Insects are active in soybeans, agronomists report. Your job is to scout and determine if insect feeding reaches levels that justify insecticide applications.
Steve Gauck, Beck’s sales agronomist based in Greensburg, Ind., says there’s more than one insect that could cause issues in soybeans this year. Beck’s sponsors Soybean Watch ’19.
“We saw bean leaf beetle feeding on soybeans planted late earlier in the season,” he says. “As August approached, we found feeding by Japanese beetles and grasshoppers. We were also beginning to see stinkbugs, although pressures were low then.”
Because soybeans were planted so late in many cases, they were still putting on new vegetation even while flowering and forming pods. Reproductive stages are tied to photoperiod, which relates to length of nighttime. That’s why you’ll find varieties flowering and putting on pods even while they’re still growing, Gauck says.
Expect maturity to be delayed. Although soybean reproduction is strongly tied to photoperiod, late planting causes delay in maturity, Gauck explains.
Gauck says he’s also keeping an eye on diseases. His suggestion is sticking with the typical recommendation of applying fungicides at the R3 stage in soybeans. You’ll need to scout to know when beans reach that stage.
According to the Purdue University Corn and Soybean Field Guide, soybeans are at R3 when you can find a pod at least one-quarter-inch long at one of the four uppermost nodes on the main stem with a completely unrolled, or flat, leaf. The same soybean growth stages apply no matter when soybeans were planted.
You can apply fungicides after R3 if conditions warrant, but both university and company research trials indicate maximum benefit year in and year out when fungicides are applied at R3.
Gauck says his plan would be to apply insecticides with fungicides on soybeans this year. “We’re seeing more insect activity than usual, and I would add the insecticide,” he says.
He adds a word of caution: Green stinkbugs can emerge until harvest. Even if you spray an insecticide with fungicide now, continue scouting. If green stinkbugs damage beans in pods and reach the treatment threshold, you could need to spray an insecticide again.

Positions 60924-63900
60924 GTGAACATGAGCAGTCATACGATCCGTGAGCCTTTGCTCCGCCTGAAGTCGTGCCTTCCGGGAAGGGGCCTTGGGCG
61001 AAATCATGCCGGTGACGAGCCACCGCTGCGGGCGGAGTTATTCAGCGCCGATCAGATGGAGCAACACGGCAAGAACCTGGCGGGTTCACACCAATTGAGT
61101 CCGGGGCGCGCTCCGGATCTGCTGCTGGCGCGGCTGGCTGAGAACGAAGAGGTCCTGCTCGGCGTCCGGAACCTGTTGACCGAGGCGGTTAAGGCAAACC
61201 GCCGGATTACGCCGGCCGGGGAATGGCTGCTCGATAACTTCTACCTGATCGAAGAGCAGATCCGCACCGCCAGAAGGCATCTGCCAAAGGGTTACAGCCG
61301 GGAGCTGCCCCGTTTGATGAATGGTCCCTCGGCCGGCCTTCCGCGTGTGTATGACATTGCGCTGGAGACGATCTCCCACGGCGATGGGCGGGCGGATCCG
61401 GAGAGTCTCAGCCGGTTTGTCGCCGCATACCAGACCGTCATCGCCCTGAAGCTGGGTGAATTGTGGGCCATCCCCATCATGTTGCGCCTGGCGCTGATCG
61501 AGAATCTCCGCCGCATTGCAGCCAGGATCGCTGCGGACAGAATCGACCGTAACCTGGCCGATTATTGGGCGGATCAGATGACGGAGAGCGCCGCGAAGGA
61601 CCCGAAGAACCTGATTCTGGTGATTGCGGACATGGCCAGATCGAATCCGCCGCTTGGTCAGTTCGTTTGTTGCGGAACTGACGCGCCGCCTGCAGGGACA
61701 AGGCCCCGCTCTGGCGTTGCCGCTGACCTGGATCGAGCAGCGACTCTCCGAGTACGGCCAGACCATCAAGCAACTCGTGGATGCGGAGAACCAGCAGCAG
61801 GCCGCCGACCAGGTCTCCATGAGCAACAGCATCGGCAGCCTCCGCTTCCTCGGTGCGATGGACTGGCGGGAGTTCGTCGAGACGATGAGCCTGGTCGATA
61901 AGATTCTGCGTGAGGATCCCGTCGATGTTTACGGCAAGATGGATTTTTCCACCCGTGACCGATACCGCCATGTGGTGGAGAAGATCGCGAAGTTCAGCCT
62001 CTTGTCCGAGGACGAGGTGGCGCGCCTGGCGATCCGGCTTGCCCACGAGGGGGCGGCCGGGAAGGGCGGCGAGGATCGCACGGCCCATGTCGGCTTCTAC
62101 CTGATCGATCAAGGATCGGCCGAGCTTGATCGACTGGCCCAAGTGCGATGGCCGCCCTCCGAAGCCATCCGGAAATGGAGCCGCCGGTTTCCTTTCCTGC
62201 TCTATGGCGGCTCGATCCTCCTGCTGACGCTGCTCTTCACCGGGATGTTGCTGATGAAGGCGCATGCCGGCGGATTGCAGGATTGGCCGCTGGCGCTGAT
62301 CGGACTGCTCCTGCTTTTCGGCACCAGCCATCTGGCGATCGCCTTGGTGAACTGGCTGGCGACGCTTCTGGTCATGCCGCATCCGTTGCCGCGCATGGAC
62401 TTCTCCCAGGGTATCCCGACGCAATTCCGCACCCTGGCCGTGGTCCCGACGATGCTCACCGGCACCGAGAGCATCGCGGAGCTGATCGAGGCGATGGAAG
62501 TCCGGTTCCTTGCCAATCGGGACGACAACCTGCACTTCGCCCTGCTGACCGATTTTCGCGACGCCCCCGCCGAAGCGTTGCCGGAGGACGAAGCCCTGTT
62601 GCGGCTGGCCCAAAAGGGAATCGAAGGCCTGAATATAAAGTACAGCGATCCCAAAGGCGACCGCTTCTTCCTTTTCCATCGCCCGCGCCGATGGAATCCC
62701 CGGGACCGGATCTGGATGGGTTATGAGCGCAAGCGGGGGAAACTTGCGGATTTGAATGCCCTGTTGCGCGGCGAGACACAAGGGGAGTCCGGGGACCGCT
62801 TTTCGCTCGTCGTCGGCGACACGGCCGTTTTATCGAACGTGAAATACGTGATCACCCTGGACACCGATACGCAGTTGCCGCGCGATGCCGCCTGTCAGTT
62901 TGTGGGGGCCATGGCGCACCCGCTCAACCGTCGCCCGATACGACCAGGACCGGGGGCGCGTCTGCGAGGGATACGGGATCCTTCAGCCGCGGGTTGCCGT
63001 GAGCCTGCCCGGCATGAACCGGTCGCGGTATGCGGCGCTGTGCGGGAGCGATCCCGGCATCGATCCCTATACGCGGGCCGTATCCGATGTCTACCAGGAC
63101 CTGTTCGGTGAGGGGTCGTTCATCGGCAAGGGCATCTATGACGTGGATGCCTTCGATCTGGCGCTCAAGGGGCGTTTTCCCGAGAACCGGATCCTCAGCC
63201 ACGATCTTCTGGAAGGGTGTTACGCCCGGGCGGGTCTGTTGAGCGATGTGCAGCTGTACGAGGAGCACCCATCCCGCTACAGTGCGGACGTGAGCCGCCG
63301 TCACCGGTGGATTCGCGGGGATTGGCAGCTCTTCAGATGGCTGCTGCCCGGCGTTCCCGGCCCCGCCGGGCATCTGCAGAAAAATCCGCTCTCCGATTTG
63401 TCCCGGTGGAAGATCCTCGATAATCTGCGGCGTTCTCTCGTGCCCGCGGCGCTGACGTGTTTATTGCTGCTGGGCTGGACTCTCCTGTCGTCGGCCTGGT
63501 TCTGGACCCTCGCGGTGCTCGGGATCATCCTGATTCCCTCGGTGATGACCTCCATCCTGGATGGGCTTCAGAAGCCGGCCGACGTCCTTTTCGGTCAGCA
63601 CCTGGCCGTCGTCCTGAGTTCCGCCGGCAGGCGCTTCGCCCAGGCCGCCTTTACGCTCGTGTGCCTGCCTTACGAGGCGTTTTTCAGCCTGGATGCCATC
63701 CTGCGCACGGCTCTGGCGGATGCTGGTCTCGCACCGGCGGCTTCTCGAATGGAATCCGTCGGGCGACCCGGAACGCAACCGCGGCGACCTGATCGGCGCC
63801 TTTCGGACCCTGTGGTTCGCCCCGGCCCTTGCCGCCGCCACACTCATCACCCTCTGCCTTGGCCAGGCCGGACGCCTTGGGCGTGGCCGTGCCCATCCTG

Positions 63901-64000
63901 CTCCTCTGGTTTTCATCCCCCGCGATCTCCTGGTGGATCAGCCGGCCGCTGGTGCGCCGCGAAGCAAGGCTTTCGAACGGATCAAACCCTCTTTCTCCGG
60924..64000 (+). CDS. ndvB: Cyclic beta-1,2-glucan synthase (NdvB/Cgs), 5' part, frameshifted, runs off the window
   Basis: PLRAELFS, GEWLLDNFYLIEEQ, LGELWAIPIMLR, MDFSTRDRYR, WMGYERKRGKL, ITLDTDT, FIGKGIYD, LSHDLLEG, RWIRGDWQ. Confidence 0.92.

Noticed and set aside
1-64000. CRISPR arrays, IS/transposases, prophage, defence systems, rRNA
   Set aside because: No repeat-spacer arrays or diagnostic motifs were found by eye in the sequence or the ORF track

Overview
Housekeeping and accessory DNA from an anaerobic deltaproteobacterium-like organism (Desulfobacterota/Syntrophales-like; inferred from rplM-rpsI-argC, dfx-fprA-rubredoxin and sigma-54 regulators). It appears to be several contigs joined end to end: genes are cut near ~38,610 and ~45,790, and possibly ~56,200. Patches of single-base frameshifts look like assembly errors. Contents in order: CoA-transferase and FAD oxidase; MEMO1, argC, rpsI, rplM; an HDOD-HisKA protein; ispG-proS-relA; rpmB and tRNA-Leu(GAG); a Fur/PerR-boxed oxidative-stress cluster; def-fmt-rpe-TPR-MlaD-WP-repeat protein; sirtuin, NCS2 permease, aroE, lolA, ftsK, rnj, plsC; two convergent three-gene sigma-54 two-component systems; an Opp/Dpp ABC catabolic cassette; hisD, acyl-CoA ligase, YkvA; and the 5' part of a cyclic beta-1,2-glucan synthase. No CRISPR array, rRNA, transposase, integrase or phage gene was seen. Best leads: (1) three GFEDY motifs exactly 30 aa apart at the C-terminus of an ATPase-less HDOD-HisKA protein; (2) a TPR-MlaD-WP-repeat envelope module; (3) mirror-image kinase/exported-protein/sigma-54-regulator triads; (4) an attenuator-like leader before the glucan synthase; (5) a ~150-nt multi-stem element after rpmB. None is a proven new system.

Insect by insect
Here’s a look at the most common insects present this year and treatment advice:
Bean leaf beetles. According to the Purdue guide, bean leaf beetles can be tan, yellow or red. A second generation can feed on leaves and scar pods. Pull the trigger for treatment sooner when soybeans are in the R1 to R5 stages. Treat if there is more than 15% total plant defoliation. Inspect five plants in five areas of the field to determine defoliation. From R6 on, treat if there is 5% or more damage to marketable pods and 10 or more beetles per foot of row.
Japanese beetles. Adult Japanese beetles are metallic green with bronze-colored wings. They skeletonize leaves much like Mexican bean beetles. The same defoliation guidelines apply. After R5, it takes 25% defoliation to justify treatment, the guide notes. Pod feeding is not an issue.
Grasshoppers. Grasshoppers leave irregular holes in leaves and can damage pods. The same defoliation guidelines as for bean leaf beetles and Japanese beetles apply. Spot application may be adequate for both Japanese beetles and grasshoppers.
Green stinkbugs. Adult green stinkbugs are bright green and shield-shaped. Nymphs come in a variety of colors and are wingless. Determine numbers with a sweep net. Spraying is justified if you find 40 stinkbugs per 100 sweeps. For seed beans, spray at 20 stinkbugs per 100 sweeps.